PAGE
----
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As The Seasons Change, So Do Our Color Preferences

Mimi Haddon
Getty Images

With the passage of time, the cool blues of winter give way to the festive pastels of spring; the vibrant colors of summer presage the warm, leafy palette of fall.

Alongside these changes in nature come changes in fashion and cosmetics; people dress for the season not only to keep warm or cool, but to match the spirit of the moment.

But do these seasonal variations in our color experiences and color choices also affect our color preferences? Is lavender better liked in spring, and burnt umber better liked in fall?

A new paper suggests the answer may be "yes" — and goes on to offer an explanation why.

In a paper forthcoming in the journal Cognitive Science, psychologist Karen Schloss and her colleagues investigated whether and why color preferences change according to the season. In an initial study, 50 participants from Massachusetts indicated how much they liked each of 37 colors, with 39 doing so for each season over a one-year period. Despite the modest sample size, analyses revealed reliable, seasonal shifts in color preferences, with the most dramatic shift for fall. Relative to their responses during the rest of the year, people liked dark, warm colors (such as dark red, orange and chartreuse) more during the fall.

Schloss and her colleagues went on to collect additional data to test a variety of hypotheses about what might drive this seasonal shift in color preferences. Is it just that seasons are associated with different colors? Do we like objects of particular colors (such as fall leaves) more during some times of the year than others? Or do the types of objects and events that tend to come to mind when we view different colors change throughout the year?

The researchers found the strongest support for this final possibility — during the fall, dark yellow-green is likely to remind us of beautiful fall leaves; the same color in winter might bring to mind vomit.

This explanation of seasonal variation in color preferences fits under a framework that Schloss and collaborator Stephen Palmer have developed to explain people's color preferences more generally. Called the "Ecological Valence Theory," the basic idea is that people's preference for a color is a function of how strongly they associate that color with various objects or experiences, and how they feel about those objects and experiences. The most popular color, blue, tends to be associated with clean water and clear skies, both of which are positive associations. For a color like brown, experience and context can determine whether you're more likely to think "chocolate" or "poop" — and, correspondingly, how much you'll like the color.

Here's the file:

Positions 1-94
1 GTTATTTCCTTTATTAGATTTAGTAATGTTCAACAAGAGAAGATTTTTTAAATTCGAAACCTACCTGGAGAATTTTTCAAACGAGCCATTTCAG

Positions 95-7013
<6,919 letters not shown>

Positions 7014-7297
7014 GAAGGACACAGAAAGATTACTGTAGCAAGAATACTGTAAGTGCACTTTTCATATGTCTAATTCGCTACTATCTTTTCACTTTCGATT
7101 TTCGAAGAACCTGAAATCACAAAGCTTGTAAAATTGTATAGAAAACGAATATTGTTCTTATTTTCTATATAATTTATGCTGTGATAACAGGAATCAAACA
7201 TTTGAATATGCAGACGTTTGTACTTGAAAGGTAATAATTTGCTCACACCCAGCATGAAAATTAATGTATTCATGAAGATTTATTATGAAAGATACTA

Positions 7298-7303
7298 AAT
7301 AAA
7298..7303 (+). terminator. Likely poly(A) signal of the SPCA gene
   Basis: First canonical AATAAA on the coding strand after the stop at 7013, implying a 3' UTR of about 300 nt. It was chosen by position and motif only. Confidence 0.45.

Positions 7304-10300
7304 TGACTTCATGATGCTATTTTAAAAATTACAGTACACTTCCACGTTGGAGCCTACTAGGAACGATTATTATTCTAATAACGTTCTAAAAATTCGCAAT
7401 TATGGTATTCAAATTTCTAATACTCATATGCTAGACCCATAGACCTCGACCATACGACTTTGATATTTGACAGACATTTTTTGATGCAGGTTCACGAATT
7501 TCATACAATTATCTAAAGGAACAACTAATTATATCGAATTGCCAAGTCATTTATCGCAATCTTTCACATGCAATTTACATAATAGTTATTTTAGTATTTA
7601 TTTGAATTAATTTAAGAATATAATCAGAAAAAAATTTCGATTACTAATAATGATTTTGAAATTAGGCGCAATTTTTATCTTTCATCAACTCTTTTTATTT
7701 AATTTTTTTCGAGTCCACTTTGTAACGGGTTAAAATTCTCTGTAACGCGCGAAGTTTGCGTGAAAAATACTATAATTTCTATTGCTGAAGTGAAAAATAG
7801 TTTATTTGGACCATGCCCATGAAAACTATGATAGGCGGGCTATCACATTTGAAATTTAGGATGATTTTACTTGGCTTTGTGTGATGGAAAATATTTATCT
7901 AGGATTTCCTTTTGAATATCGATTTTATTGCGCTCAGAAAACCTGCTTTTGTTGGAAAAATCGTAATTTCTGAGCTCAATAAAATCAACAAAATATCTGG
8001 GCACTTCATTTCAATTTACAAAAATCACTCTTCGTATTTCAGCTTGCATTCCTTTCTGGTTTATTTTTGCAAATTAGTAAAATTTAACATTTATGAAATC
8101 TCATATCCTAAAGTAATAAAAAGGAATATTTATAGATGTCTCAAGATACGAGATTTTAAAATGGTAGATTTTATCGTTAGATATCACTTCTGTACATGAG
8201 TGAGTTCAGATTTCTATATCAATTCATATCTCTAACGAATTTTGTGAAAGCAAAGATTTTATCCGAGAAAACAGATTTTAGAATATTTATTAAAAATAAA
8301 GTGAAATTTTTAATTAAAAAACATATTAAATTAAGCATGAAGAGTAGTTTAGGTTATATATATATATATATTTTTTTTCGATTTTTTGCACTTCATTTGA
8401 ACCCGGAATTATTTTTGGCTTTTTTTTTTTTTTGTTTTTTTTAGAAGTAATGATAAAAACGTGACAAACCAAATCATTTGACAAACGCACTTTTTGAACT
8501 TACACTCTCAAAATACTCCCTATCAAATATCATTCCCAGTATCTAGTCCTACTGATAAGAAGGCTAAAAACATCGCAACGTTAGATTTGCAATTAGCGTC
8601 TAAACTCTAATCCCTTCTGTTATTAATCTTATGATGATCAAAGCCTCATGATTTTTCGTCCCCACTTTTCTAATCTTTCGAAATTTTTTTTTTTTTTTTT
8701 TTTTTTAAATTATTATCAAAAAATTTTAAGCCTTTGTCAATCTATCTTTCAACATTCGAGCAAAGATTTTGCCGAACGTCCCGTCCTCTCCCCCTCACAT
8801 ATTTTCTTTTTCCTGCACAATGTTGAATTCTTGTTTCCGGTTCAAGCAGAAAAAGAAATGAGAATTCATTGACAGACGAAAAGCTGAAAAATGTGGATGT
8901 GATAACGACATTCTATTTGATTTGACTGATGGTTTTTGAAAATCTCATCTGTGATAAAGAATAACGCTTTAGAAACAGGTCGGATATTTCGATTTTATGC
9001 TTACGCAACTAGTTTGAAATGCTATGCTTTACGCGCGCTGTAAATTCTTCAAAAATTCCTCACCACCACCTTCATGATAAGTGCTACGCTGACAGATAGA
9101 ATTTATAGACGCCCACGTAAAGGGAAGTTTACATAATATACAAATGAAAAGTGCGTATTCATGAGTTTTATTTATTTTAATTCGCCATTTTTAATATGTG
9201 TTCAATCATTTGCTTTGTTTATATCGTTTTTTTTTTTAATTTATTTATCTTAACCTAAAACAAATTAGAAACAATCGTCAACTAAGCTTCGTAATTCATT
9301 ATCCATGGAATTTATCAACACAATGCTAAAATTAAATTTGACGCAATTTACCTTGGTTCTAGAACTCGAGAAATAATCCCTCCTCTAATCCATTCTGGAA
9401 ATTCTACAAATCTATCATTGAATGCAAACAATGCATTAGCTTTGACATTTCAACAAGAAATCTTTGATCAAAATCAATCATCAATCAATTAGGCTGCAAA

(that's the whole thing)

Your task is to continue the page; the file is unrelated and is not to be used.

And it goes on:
The ecological valence theory is supported by a variety of studies, with the findings on seasonal variation in color preferences among the most recent to join this set. If the theory is right, it suggests that various aspects of our shared and idiosyncratic life experiences shape our aesthetic responses to color.

As winter shades into spring, does the ecological valence theory offer any advice for those who track seasonal colors in fashion?

I decided to ask Karen Schloss, the lead author on the forthcoming study. She offered the following advice: "Keep an eye out for bright, fresh colors that remind you of sunny skies, blooming flowers and lush leaves on warm spring days. I can't wait!"

Tania Lombrozo is a psychology professor at the University of California, Berkeley. She writes about psychology, cognitive science and philosophy, with occasional forays into parenting and veganism. You can keep up with more of what she is thinking on Twitter: @TaniaLombrozo

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Tania Lombrozo is a contributor to the NPR blog 13.7: Cosmos & Culture. She is a professor of psychology at the University of California, Berkeley, as well as an affiliate of the Department of Philosophy and a member of the Institute for Cognitive and Brain Sciences. Lombrozo directs the Concepts and Cognition Lab, where she and her students study aspects of human cognition at the intersection of philosophy and psychology, including the drive to explain and its relationship to understanding, various aspects of causal and moral reasoning and all kinds of learning.

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